A few pictures of the steam tug Cervia that I took today, restoration work is well underway and she should be open to the public next month as soon as she has been made safe.
I am sorry that some of them didn’t come out too well and I will endevour to delete the worse when I get time.
Do feel free to enhance any you like, let me know if you want any in high definition please quote web address as the top if the page (url) and send me the picture so I know which one it is.
No need to ask permission to use them just credit me and include this blog post address http://thanetonline.blogspot.com/2009/07/steam-tug-cervia-in-ramsgate-herbour.html so people can look at the other ones.
The pictures there are about 200 of them Click here to look at them use the links at the top of the pages for more pictures.
I also took some video footage on the Cervia embed here, sorry there is no voice over, walking round the works of a steam tug while trying to see where you are going through the viewfinder of a camcorder it would have been something like this:
“Whoops I tripped over a pipe.” “Ouch my head.” So on and so on.
Sorry about the bit where the video goes all blurry for a moment, I had a senior moment with some technical part that was harder than my shin.
I gather that volunteers can get involved with this project and would recommend standing alongside and hailing ahoy Cervia would be a good starting point.
The hull doesn’t appear to be leaking, hardly a drop of water in her when I sounded the well and that tasted a little brackish but definitely not pure seawater, a bit oily too, I believe this came mostly from leaking hatches on the decks.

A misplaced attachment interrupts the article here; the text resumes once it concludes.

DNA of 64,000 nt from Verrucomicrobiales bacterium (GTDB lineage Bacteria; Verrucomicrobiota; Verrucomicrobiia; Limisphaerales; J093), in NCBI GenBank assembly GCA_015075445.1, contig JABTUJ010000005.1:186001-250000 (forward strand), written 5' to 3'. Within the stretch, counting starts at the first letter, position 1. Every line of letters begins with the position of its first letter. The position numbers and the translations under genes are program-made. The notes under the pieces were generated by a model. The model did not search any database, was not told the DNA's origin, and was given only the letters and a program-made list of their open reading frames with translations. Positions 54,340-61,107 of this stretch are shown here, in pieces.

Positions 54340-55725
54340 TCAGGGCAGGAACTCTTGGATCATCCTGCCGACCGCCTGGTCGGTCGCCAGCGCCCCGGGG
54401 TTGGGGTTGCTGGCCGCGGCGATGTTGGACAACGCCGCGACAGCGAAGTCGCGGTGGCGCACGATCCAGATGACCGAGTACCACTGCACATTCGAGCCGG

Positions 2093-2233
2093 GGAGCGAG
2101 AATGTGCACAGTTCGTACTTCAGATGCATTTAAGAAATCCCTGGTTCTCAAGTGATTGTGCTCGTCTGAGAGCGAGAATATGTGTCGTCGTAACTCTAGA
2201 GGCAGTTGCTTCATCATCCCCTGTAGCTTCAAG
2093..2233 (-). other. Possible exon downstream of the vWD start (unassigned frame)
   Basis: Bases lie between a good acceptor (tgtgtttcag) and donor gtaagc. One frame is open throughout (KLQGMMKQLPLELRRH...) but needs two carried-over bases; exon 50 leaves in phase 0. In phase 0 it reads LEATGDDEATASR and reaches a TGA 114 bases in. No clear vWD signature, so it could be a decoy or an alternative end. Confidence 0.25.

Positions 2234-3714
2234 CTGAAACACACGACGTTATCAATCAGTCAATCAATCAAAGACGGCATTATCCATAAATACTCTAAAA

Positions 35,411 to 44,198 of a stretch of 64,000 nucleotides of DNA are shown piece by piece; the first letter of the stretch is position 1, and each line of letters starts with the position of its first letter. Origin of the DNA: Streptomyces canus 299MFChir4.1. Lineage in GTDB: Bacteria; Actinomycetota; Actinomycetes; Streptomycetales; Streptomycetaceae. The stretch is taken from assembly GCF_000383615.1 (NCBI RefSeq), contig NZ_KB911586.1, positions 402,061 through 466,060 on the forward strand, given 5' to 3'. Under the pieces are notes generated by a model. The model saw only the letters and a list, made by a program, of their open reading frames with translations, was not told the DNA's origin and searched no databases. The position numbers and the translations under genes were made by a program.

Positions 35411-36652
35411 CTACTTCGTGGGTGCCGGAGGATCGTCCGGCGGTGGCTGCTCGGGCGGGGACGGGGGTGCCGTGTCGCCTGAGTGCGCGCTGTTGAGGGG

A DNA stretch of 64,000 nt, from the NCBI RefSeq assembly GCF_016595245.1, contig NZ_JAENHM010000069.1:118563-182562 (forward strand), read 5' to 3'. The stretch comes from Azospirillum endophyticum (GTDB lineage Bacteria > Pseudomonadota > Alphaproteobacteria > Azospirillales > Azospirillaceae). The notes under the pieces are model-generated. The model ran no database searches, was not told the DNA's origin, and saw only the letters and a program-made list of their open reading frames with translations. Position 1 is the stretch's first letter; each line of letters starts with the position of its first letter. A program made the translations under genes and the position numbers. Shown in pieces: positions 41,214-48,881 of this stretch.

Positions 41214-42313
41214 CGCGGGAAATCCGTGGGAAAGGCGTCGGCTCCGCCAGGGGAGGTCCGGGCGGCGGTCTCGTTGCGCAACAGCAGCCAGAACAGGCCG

One has to appreciate that the hull plating of a tug is much thicker than most vessels due to the impacts they encounter when working.
From what I can see of the engine and boiler they seem to be in fairly good order.
Parts of the hull are definitely rusted and a little thinner than they should be.
I have some experience of boats and engineering so this isn’t just wild guess work.
I believe the plan is to slip her in Ramsgate next year and replace the plates that need it, by riveting not welding.
the craft of hull riveting has all but died out so this should be a major international tourist attraction.
Notes for enthusiasts:
Built 1945-6 by Alexander Hall and Co. Ltd., Aberdeen. YN709. Steel Screw Tug. Length 105.2 Ft B 27.1 Ft D 11.7 Ft 233 Grt. 900ihp 3 Cyl TE oil fired steam engine by builder. Official No.180997. Call sign GDPM. 21-1-1946 Launched as Empire Raymond for Ministry of War Transport. Foremost class. 30-4-1946 completed and handed over to Townsend Bros. Ferries Ltd. for onward delivery. 12-1946 Sold to William Watkins Ltd. for £36,000, 1947 renamed Cervia. 1-2-1950 Transferred to Ship Towage [London) Ltd. 26-10-1954 Capsized and sank whilst assisting P & 0 liner Arcadia at Tilbury. The Skipper and four crew were drowned. 28-10-1954 Raised and towed to Ramsgate for repairs. 27-1-1969 Transferred to London Tugs Limited. 1971 Sold for preservation at Medway Maritime Museum. 1973 returned to towing with International Towing Ltd., UK/Europe coastal towage and North Sea oil rig moves. Last in service as port tug at Ramsgate. July 1985 loaned to East Kent Maritime Trust's Ramsgate Maritime Museum, for preservation